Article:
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Content Marketing All-Stars Q&A: Christine Whitehawk of IKEA

By NativeAI / January 28, 2015

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IKEA has been excelling at content marketing before the term existed. The company’s iconic catalog was first published in 1951, and for 64 years the various editions have been promoting a philosophy, aesthetic, and lifestyle just as much as particular products.

Moreover, in the past decade the company has gone far beyond its print content roots, developing everything from viral videos to highly-successful user generated content platforms.

To get the inside story on some of these successes, and to better understand how the brand approaches content marketing in general, we went behind the scenes with Christine Whitehawk, Communications Manager for IKEA.

Can you talk about how content fits into IKEA’s overall strategy? Many people are familiar with the IKEA catalog but it has evolved beyond that, hasn’t it?

Everything we do here is based on IKEA’s mission statement and the positioning that we hope to achieve in people’s minds, which is that we are trying to create a better everyday life for as many people as possible in their homes.

So we do a lot of research into how people actually live in their homes via home visits; really trying to look at how they spend time in their homes, what they like to do, what their pain points are, and then as a company we try to come up with the solutions that are going to make their everyday life better.

Content is our way to let as many people as possible know about that. The catalog has always been a great way for us to share solutions with the people in our markets. It has a very large distribution worldwide so we’re able to get that content into the hands of as many people as possible.

As we move forward, the idea is to try to find different ways to deliver that content. You can already see things that have been implemented around the catalog like our mobile app. So as digital evolves in ways to serve content, we will expand the ways we can serve up that content to help people improve their everyday lives.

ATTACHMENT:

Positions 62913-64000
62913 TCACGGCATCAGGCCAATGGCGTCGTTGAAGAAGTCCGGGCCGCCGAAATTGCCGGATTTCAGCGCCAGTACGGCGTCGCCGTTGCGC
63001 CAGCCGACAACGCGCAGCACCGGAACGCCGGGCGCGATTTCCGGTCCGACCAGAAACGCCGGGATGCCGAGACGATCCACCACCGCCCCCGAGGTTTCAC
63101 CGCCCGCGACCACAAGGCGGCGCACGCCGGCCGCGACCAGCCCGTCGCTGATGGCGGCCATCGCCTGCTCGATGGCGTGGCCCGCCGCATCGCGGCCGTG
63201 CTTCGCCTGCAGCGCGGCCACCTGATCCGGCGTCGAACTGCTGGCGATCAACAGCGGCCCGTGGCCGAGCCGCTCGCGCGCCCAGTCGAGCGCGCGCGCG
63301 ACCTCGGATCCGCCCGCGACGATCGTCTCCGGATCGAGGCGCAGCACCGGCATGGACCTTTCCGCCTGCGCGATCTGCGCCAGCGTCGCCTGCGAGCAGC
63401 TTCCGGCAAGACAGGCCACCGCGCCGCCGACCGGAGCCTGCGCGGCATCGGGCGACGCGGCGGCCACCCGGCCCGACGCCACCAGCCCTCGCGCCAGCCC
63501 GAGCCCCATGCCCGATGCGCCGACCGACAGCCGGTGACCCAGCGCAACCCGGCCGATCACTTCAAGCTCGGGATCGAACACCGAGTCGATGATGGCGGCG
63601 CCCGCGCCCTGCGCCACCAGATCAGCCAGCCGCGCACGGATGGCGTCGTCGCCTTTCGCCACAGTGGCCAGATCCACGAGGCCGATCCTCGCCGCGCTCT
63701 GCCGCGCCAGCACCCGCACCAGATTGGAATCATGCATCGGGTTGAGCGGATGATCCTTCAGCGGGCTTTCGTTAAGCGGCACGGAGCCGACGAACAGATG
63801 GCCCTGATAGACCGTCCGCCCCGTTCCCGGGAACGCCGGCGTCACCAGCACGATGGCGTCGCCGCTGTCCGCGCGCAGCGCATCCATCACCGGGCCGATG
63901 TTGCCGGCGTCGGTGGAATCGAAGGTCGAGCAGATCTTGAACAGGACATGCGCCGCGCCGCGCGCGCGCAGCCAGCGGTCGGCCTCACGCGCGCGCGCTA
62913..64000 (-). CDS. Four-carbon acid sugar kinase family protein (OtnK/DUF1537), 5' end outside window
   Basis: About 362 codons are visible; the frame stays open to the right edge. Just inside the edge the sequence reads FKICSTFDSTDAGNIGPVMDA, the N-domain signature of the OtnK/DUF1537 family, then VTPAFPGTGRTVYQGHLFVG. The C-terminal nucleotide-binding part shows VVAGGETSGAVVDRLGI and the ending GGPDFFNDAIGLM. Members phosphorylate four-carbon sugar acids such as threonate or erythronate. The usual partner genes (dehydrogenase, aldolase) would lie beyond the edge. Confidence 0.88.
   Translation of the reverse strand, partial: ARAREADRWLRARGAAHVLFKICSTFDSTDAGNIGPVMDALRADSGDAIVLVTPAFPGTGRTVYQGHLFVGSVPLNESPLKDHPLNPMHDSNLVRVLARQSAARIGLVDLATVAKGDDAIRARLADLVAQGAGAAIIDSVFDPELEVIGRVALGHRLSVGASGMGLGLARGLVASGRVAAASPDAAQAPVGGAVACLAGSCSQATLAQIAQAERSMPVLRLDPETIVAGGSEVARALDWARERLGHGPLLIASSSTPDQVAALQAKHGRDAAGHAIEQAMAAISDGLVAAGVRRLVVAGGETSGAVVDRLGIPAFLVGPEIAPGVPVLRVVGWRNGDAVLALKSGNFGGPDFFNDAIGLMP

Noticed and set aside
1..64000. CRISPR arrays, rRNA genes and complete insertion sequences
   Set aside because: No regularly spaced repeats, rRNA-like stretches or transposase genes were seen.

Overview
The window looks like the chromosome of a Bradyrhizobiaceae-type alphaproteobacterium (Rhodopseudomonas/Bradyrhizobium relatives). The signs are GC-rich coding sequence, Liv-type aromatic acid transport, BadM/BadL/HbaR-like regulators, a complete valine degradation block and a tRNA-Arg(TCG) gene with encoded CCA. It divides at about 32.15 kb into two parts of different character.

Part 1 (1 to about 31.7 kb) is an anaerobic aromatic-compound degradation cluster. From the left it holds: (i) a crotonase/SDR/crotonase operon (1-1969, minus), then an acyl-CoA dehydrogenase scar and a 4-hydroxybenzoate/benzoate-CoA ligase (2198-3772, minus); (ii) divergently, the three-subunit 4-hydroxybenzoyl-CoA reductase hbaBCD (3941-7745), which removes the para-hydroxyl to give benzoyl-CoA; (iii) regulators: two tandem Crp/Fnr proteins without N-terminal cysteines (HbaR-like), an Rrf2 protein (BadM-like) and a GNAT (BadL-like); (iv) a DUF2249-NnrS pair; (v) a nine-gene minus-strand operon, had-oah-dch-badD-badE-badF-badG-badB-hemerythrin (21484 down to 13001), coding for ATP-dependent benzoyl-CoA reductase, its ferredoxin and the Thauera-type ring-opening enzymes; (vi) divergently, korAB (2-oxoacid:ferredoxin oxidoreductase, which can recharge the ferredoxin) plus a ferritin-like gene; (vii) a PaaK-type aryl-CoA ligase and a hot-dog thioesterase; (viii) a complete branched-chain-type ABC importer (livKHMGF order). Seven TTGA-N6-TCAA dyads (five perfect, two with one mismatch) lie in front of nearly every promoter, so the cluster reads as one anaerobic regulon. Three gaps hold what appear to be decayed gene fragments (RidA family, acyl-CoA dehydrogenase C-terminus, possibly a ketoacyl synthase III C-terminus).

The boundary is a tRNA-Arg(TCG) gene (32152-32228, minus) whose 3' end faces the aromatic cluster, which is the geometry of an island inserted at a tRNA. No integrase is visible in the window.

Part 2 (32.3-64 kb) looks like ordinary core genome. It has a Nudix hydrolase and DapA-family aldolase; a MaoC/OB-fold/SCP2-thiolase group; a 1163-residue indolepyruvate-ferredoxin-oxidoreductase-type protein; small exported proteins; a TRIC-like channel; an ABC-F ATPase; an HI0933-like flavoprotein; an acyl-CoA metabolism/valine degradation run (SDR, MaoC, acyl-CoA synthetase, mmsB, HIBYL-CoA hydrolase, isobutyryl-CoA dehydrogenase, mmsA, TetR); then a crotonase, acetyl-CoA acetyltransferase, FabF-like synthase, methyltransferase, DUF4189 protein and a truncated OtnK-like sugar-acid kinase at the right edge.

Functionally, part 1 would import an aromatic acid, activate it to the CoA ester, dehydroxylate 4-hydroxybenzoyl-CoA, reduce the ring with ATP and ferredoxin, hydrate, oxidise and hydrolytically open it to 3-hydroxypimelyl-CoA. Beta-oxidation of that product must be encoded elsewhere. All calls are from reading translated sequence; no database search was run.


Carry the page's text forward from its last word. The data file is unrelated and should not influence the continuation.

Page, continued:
Speaking of the evolution of the IKEA catalog, can you talk about the bookbook video?  It was brilliant.

IKEA is a global brand originating in Sweden and has spread to many locations throughout the world and the catalog itself is a global production. So it is produced by our group in Sweden who comes out with a standard catalog for the world and then slight adjustments are made as it makes its way through the world for local translation and pricing. But essentially it’s the same content, which we can do because we have a very strong brand.

The bookbook video was actually created in Singapore. But it works very well here in the US because the brand is the same regardless of the country. The expressions may vary a bit–how we want to show different life situations or needs for the home will vary from market to market, to have that the market flavor. But otherwise, it’s the same brand so one of the cool things about this video was that it wasn’t created in [the US] market but works very well, not only in this market but many others as well.

The simplicity of the video and the way it harkens back to a simpler time really resonated with people. And, as it shows, there’s still a place for print today. So, as we move forward, we will constantly be looking for ways to evolve how we are serving up content, and making it easier for the consumer to improve their life at home.

[youtube https://www.youtube.com/watch?v=MOXQo7nURs0]

We would’ve never guessed the bookbook video was produced in and for the Singapore market. How do you manage the challenge of creating content for a global brand that connects with consumers locally?

We work really hard at accomplishing that. For any global brand, the brand experience shouldn’t change from market to market. It is the same for IKEA. Part of what makes our brand so special is that you’ll feel familiar with it from country to country. We spend a lot of time sharing and talking with our co-workers in other countries.

Staying with video content can you give us some background on the Time Travel Experiment? The videos look like they were filmed in a store with real shoppers watching.

Yes they were. This is another piece of content that was created for a global audience. The initial idea was: “How you could start every day with IKEA?” The result was an entertaining and clever way to communicate our message.

[youtube https://www.youtube.com/watch?v=PXSuj4CIAOs]

How does IKEA measure the engagement with these videos and engagement with the brand? How do you measure the ROI for creating this communication strategy?